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> Books 2nd Edition, Foreword by m0r1arty
Sostie
post Apr 3 2009, 10:21 PM
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QUOTE (angle @ Apr 3 2009, 08:04 PM) *
Bill Drummond gets up to all kinds of interesting stuff damn him.
If you've not read it i recommend 'Bad Wisdom' by Drummond and Mark Manning off of Zodiac Mindwarp, about a trip to the north pole to sacrifice an icon of Elvis Presley, great chapter titles like - ' Nazi kung fu sex bitches with rottweilers' or 'The blind chainsaw fishermen of Finland' Genius!!


I've been holding out for one of the early editions of Bad Wisdom but they are so rare now I might just get the paperback. There is a chapter in "17" about the fake Finnish bands they created on the trip, recorded but sadly never released. He has boxes of the 7" singles at home. They must be worth a fortune.
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beatoswald
post Apr 4 2009, 01:03 AM
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QUOTE (maian @ Apr 3 2009, 11:15 PM) *
That's my very favourite book.

It has to be up there for me too.

QUOTE (maian @ Apr 3 2009, 11:15 PM) *
I might have to tackle that at some point. I understand that it's quite similar to We by Zamyatin, and I really like that book.

I'd never heard of Zamyatin or We before but after reading a little about him he's definately someone I'll look out for. In recent years I've taken to mostly buying books from second hand shops. Searching through endless copies of Tony Parsons (there is one in every charity shop) for hidden gems is an enjoyable hobby. I think I've got about fifteen different Philip K. Dick books this way. It's very rewarding and addictive.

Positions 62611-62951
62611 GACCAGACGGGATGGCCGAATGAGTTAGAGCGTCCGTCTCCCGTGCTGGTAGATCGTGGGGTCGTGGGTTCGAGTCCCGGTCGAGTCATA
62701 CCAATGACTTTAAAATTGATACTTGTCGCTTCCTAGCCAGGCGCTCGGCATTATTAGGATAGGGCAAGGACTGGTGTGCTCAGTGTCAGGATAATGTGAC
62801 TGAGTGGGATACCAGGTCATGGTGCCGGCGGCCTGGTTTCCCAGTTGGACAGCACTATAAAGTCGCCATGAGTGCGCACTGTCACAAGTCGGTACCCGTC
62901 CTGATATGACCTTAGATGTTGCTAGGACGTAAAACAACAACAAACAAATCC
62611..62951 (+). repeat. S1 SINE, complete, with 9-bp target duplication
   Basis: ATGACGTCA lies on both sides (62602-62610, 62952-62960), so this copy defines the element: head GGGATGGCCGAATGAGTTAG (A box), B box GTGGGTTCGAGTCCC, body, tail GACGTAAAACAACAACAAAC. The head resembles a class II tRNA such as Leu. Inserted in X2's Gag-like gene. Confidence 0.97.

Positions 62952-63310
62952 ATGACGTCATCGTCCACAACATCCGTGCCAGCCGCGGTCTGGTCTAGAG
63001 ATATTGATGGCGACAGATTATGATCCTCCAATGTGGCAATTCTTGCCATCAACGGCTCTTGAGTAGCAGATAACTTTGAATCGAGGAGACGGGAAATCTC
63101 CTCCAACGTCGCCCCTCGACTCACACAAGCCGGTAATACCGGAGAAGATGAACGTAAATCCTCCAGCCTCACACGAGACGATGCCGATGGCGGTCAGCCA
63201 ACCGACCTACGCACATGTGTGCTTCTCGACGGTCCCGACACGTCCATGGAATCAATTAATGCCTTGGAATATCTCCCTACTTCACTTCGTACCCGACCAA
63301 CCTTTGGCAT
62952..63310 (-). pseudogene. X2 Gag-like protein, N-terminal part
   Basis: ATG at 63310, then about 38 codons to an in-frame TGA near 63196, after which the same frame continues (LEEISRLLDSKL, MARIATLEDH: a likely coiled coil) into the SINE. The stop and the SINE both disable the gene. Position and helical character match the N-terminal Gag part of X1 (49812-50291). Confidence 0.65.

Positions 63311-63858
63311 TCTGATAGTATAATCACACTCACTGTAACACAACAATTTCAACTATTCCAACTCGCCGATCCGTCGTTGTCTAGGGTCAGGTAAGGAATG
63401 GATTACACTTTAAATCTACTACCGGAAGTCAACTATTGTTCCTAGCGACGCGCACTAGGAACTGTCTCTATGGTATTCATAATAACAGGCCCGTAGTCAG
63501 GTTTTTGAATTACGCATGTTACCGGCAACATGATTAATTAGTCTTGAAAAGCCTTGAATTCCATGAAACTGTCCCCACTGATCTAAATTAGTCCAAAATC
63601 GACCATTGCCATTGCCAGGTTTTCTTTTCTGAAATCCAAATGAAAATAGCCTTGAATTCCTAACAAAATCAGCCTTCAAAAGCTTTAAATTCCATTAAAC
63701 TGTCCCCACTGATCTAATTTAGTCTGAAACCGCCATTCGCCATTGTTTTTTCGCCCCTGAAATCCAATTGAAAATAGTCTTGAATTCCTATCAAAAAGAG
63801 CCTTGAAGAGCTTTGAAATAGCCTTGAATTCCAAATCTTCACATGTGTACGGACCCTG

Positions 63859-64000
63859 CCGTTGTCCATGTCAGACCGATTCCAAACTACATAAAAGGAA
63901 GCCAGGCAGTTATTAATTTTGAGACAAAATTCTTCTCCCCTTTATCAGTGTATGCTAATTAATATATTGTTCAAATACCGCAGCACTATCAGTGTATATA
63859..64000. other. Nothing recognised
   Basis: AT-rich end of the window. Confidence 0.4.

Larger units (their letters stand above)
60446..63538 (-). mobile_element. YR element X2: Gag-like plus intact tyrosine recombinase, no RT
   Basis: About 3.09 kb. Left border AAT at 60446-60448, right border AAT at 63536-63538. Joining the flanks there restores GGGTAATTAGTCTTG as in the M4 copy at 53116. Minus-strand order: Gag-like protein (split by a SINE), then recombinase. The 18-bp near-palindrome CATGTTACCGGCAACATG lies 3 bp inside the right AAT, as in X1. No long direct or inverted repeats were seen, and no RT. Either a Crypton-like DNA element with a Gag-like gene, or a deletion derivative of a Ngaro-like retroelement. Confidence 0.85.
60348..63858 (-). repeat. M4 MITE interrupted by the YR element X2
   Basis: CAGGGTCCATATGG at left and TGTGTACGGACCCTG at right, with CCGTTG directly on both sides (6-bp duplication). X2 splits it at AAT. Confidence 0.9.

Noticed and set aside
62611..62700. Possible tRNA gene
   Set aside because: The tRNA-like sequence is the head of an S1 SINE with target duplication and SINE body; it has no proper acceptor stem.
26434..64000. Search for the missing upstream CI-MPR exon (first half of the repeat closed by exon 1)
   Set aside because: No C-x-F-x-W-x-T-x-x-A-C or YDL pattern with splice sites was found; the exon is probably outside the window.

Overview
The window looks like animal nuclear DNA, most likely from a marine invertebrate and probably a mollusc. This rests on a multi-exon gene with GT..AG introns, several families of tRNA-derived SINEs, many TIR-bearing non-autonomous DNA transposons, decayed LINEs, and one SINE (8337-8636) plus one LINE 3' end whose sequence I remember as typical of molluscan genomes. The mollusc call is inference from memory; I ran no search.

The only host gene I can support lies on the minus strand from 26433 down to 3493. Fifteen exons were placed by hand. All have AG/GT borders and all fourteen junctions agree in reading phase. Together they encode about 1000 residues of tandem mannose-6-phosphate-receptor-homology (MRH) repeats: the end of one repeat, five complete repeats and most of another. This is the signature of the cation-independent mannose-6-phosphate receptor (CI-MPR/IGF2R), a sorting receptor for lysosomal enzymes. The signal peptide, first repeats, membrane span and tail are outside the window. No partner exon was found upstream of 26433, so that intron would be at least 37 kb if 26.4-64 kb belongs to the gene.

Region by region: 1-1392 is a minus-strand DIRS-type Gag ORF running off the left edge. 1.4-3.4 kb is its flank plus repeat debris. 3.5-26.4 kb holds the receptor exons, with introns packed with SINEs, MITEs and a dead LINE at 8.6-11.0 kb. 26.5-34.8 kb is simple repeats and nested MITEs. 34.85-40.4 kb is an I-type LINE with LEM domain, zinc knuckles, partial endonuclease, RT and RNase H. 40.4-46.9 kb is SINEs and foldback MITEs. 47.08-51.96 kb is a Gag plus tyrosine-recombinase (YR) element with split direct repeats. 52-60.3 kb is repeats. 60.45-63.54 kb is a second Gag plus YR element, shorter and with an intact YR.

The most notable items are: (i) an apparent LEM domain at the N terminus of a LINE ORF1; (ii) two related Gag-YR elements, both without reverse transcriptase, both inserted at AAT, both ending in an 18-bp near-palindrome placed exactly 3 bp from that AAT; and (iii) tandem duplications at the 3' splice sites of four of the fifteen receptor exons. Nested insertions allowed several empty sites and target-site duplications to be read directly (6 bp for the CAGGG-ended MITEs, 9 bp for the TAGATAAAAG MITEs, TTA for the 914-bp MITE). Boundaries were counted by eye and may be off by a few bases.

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angle
post Apr 4 2009, 01:04 PM
Post #1443


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QUOTE (Sostie @ Apr 3 2009, 11:21 PM) *
I've been holding out for one of the early editions of Bad Wisdom but they are so rare now I might just get the paperback. There is a chapter in "17" about the fake Finnish bands they created on the trip, recorded but sadly never released. He has boxes of the 7" singles at home. They must be worth a fortune.


they should put out limited edition Cd's from the masters just to stir interest then auction off the singles, *kerching*
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maian
post Apr 16 2009, 06:15 PM
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Read Let The Right One In after seeing the film and I was suitably impressed. The difference between the two forms is surprising and it was fun reading it and seeing why certain plot strands and characters had to be removed in order for the story to work as a film. All in all, I'd say that the book is a much richer and deeper offering than the film since it has a much larger world and can expand upon the histories of the characters and their relationships. I definitely felt that the finale benefited more emotional from the build up in the book that, for various reasons, isn't in the film.

It's a bit like L.A. Confidential, really. Both the source and the adaptation are brilliant, but they both make use of their respective mediums.
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maian
post Apr 28 2009, 11:14 PM
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Moby Dick

There really aren't words to describe it, or if there are, I can't think of them right now. A colossal work that is exciting, funny, intelligent, allusive, elusive and just gargantuan in its scope. Is it about whaling? Is it about writing? Is it about life? It's all these things and more. I loved it.